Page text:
Home Asia-Pacific I 2007 Mobile social networking – the 3.45 billion dollar surprise

Mobile social networking – the 3.45 billion dollar surprise

by david.nunes
Tomi T. AhonenIssue:Asia-Pacific I 2007
Article no.:7
Topic:Mobile social networking – the 3.45 billion dollar surprise
Author:Tomi T. Ahonen
Title:consultant, lecturer and author
Organisation:Not applicable
PDF size:488KB

About author

Tomi T. Ahonen is a four-time bestselling author and a long-time independent 3G strategy consultant. Mr Ahonen lectures on 3G and mobile social networking at Oxford University and has been a guest lecturer at a wide variety of universities and industry events. He is a former Global Head of Nokia’s 3G Business Consultancy. Mr Ahonen has delivered workshops and seminars to the leading industry players on six continents. He appears frequently on TV and has published columns and articles in a great many publications around the world. Mr Ahonen has advised a long list of leading global and regional industry organisations, and been a founding member of several. His latest book is “Communities Dominate Brands” (with Alan Moore, Futuretext, 2005). Mr Ahonen earned a BS in Business Administration from Clarion University, USA and a MBA from St John’s University, USA.

Article abstract

The Internet has brought many changes, but few as interesting as the rapidly growing phenomenon of social networking. MySpace, YouTube, Skype, Cyworld, Wikipedia, videogaming, blogging and many other communal activities have grown, literally, from nothing a few years ago to tens of millions of users. Equally surprising is the growth of mobile social networking, particularly among younger users. Mobile’s anytime anyplace availability, compared to the more limited availability of desktop or laptop Internet access, has helped propel its strong growth.

Full Article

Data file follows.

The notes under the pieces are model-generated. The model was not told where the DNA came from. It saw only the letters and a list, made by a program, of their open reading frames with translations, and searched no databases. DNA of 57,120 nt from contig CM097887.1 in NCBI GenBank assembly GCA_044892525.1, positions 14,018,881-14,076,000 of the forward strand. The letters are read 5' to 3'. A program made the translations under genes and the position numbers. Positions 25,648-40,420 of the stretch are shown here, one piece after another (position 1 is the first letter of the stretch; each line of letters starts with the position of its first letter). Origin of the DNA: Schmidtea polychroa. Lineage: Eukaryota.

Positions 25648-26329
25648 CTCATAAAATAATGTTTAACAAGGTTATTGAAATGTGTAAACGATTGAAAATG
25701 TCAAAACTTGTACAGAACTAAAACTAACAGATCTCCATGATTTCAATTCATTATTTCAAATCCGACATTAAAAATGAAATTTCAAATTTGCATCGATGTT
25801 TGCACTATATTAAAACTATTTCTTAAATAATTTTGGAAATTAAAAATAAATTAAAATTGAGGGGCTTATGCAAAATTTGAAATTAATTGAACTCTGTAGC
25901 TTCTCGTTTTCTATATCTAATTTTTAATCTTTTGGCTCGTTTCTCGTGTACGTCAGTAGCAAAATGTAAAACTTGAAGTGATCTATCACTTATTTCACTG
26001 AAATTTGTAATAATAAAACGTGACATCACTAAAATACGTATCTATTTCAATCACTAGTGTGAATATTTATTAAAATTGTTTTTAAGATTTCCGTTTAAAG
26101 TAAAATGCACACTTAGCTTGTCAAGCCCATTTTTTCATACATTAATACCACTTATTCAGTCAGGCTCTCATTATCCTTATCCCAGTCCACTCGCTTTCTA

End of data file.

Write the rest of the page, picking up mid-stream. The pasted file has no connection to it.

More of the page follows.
Recent technology stories from around the world feature digital communities. From MySpace, Second Life and YouTube in America to Skype, Habbo Hotel and Bebo in Europe, to Cyworld, Mixi and Lineage in Asia; social networking services cover all aspects of life from LinkedIn’s professional communities to Ohmy News’ citizen journalism to Wikipedia’s information pooling or the videogaming of Worlds of Warcraft. The growth of online communities is equally impressive: there were two million bloggers in the autumn of 2004 when few people outside of technology enthusiasts even knew what blogging was. Today, November 2006, there are over 65 million blogsites. YouTube had three million users in the summer of 2005 and over 60 million a year later. Nobody doubts the rapid rise of social networking. But a surprising newer form of community behaviour is now appearing: mobile social networking. How big? Informa has just released its analysis of mobile social networking and found it was worth $3.45 billion in 2006! Start with mobile links There are three levels of mobile community services. The first and easiest is to provide mobile links, alerts and access to online Internet-based communities. M:Metrics reports that among 18- to 24-year-old users in America a third upload images from camera phones to picture sharing sites like Flickr. Many blog services and mobile operators now add RSS, Really Simple Syndication, feeds so that bloggers can keep in touch with what is happening in the blogosphere. Mobile enables payment collection through the use of premium SMS text messaging. A good example is the online Swedish robot fighting game BotFighter. This game has a ‘location-based’ indicator that is locked to the mobile phone of the ‘robot’s’ owner. Then, based on where the owner is, nearby robots are identified via SMS alerts and robot battles are offered based upon ‘virtual proximity’. BotFighter generates over a million SMS alerts per month. Consider Habbo Hotel, a virtual playground for 12- to 16-year-old created by Sulake in Finland. Kids of this age do not have credit cards but, by 2000, almost all Finnish kids had mobile phones, so Sulake hit a gold mine by enabling Habbo Hotel payments via SMS premium text messaging. By 2001, Habbo had spread to the UK; in 2003 the first Asian Habbo site opened in Japan. Today, Habbo operates in 29 countries on five continents. There are over seven million active Habbo gamers today – similar to the user levels of Worlds of Warcraft and Lineage, and many times that, for example, of Second Life. But most impressive is Habbo Hotel’s revenue growth, which more than doubles each year, Sulake earned US$35 million in 2005. Habbo Hotel has averaged over US$5 per user per year, or 40 cents per user per month. For a teenager, that is a considerable cut out of their disposable income. Building mobile variants The more challenging task is to build a version of an online concept for a mobile phone. So where YouTube, MSN Video, Netflix and Google Video are all familiar online video sharing sites, a similar mobile variant called SeeMeTV is on various Hutchison and its ‘Three’ brand 3G mobile networks. SeeMeTV was launched in October 2005 in Italy and the UK, and only six months later ‘Three’ UK reported that its three million subscribers had already downloaded four million video clips. In the next six months this doubled. Significantly, SeeMeTV pays the person who originally created the content. SeeMeTV UK, for example, pays one penny to the original creator of the video every time that video is viewed. In the first six months, Three UK paid over US$180,000 to those subscribers who created the videos. Now other mobile services based on this concept, such as Peek’a’Boo TV, are starting. A good example of an integrated social community is UK-based Flirtomatic. Flirtomatic has both online and mobile access to the full service, which has dating profiles with pictures, as well as chat, flirting, messaging, etc, services. Flirtomatic finds that its mobile users already generate 20 per cent more page views than its online users. We simply have our mobile phones with us – and connected – more than we have our laptop computers. This is also the key to why so much of the citizen journalism content of the South Korean news service, Ohmy News, is generated via mobile phones. We simply have the phone at the point of creation – in this case, where the news is made. Totally mobile communities The most demanding types of community services are those that are created uniquely for the mobile phone. These tend to be very new and are just starting to emerge. One such service is MyFoodPhone, a service that combines ‘weight watchers’ – type group-support for dieting, with calorie counters etc, all built for the phone. After all, anywhere we would consider eating, we also have our phone within arm’s reach. A BDDO survey in 2005 revealed that, globally, over 60 per cent of us actually take the mobile phone to bed with us, and a Nokia survey in 2006 reported that 72 per cent of us use the phone as our alarm clock. Music fans are a promising target for mobile community services. A pioneer in this is the Hong Kong pop duo Twins, who launched a fan club through mobile phones. ‘Twins Mobile’ included ringtones, screen savers, fan club newsletters, online chat, concert ticket promotions, etc. And the phone is always in the fan’s pocket. Now bands – from P Diddy to Kiss – are launching mobile fan communities. UK pop trio Sugababes has gone that far in fan interaction that it now requests fans to send in video clips with dance moves. The Sugababes are using the best dance routines on their current stage tour. Another clever idea is an authoring and sharing community such as MyNuMo, where you can create your own cartoons or horoscopes or videogames. MyNuMo lets users create almost any digital content and then share in the revenues whenever their content is downloaded, in much the same way that content providers on SeeMeTV are paid. Best example: Cyworld Perhaps the best example of mobile social networks is South Korea’s Cyworld. Combining almost everything from better known dedicated communities, Cyworld has user profiles like MySpace, picture sharing like Flickr, dating like Match.com, video sharing like YouTube, music sales like iTunes or iPod, and virtual rooms like Habbo Hotel. Cyworld includes both blogging and mobile blogging. Over 90 per cent of Korean youth, and an amazing 43 per cent of the total South Korean population, already maintain profiles in Cyworld, but only 27 per cent of Americans maintain MySpace profiles. Cyworld has become a national phenomenon; people from all walks of life now use social networking to better their lives. New parents find others with newborns to discuss tips on baby care, grandparents share images with their grandkids, pop bands maintain fan clubs and politicians discuss their policies. All of Cyworld is accessible on computers; remember, South Korea is a world leader in broadband penetration. Significantly, all of Cyworld is also accessible via mobile phones; Korea leads the world in 3G phone penetration with nearly 60 per cent of all phone users already migrated to third generation. Yet for all its other success and growth, the most disruptive dimension of Cyworld is the ecosystem it has created. Cyworld has its own economic environment, with the dotori, or acorn, as its payment mechanism – one dotori is worth about 10 cents. Korean business has suddenly discovered the virtual world. A rapid ‘gold rush’ is occurring, with over 30,000 business entities establishing Cyworld sites. The sites have over half a million commercial products and services for sale inside Cyworld. In music alone, the transformation has been truly disruptive. With such innovations as the welcoming song, Cyworld sells 200,000 songs per day and has become the largest outlet for music sales in Korea. The biggest endorsement comes from the users themselves. Cyworld has started its expansion to other countries, with launches already in China, Japan, USA and Germany. American teenagers who have tried both say that Cyworld is two years ahead of MySpace, and once they got involved with Cyworld they have almost stopped using MySpace altogether. Mobile social networking started just a few years ago, but with global revenues of over US$3.45 billion, digital communities, communities on mobile phones, are already bigger than web communities online. For mobile operators digital communities are a surprising hit. They already generate more revenues than mobile advertising, videogaming, MMS and TV services, gambling, adult entertainment, downloadable logos and screen savers. Mobile social networking has become the second largest data value-added revenue source – behind only ringtones – and is growing at incredible rates. Now is the time to build social networking links to every mobile service, and mobile links to every online social community. Totally web 2.0, the next-generation of web-based services, at heart, this is the biggest bonanza in media, IT and telecoms. Get into mobile communities now!